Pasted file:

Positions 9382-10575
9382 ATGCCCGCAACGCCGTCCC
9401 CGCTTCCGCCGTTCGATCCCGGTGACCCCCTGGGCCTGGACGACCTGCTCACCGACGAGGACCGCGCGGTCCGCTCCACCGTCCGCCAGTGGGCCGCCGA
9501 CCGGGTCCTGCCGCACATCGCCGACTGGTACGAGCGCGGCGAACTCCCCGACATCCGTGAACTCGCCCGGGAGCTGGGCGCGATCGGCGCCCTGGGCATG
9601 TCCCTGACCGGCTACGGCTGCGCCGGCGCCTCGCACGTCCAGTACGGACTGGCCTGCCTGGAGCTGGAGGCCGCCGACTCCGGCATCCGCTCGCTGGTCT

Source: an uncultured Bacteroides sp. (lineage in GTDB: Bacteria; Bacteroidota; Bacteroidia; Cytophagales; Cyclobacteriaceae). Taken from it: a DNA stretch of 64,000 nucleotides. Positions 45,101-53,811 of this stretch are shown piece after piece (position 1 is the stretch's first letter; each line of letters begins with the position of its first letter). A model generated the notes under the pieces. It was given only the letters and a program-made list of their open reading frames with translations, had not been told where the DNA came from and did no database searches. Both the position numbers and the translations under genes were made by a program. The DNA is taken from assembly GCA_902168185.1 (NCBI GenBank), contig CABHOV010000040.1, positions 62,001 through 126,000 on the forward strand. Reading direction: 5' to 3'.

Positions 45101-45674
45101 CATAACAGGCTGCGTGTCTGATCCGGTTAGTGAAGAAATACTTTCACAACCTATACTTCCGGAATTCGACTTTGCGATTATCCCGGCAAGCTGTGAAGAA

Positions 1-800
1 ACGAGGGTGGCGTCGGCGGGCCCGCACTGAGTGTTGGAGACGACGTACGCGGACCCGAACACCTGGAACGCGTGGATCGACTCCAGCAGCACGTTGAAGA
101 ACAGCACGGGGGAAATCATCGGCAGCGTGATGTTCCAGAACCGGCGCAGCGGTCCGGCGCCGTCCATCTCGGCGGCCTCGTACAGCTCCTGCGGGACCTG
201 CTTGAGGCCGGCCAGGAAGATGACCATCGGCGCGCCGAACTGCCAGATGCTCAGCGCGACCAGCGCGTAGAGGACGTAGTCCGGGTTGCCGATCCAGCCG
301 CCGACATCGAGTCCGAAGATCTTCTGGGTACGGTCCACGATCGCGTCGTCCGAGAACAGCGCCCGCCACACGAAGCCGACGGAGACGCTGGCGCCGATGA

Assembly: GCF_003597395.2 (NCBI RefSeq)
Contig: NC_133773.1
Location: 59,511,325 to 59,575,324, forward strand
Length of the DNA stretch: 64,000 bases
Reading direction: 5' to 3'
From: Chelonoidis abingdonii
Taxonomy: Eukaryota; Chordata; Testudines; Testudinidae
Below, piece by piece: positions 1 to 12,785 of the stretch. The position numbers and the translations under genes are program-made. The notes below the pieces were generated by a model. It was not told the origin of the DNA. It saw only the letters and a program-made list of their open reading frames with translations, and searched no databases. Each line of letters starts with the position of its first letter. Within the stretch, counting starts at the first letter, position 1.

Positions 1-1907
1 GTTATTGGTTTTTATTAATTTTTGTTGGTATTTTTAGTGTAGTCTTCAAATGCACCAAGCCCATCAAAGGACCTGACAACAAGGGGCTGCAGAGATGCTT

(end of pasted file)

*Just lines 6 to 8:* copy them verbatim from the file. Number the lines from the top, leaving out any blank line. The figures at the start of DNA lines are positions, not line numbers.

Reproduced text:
Source: an uncultured Bacteroides sp. (lineage in GTDB: Bacteria; Bacteroidota; Bacteroidia; Cytophagales; Cyclobacteriaceae). Taken from it: a DNA stretch of 64,000 nucleotides. Positions 45,101-53,811 of this stretch are shown piece after piece (position 1 is the stretch's first letter; each line of letters begins with the position of its first letter). A model generated the notes under the pieces. It was given only the letters and a program-made list of their open reading frames with translations, had not been told where the DNA came from and did no database searches. Both the position numbers and the translations under genes were made by a program. The DNA is taken from assembly GCA_902168185.1 (NCBI GenBank), contig CABHOV010000040.1, positions 62,001 through 126,000 on the forward strand. Reading direction: 5' to 3'.

Positions 45101-45674
45101 CATAACAGGCTGCGTGTCTGATCCGGTTAGTGAAGAAATACTTTCACAACCTATACTTCCGGAATTCGACTTTGCGATTATCCCGGCAAGCTGTGAAGAA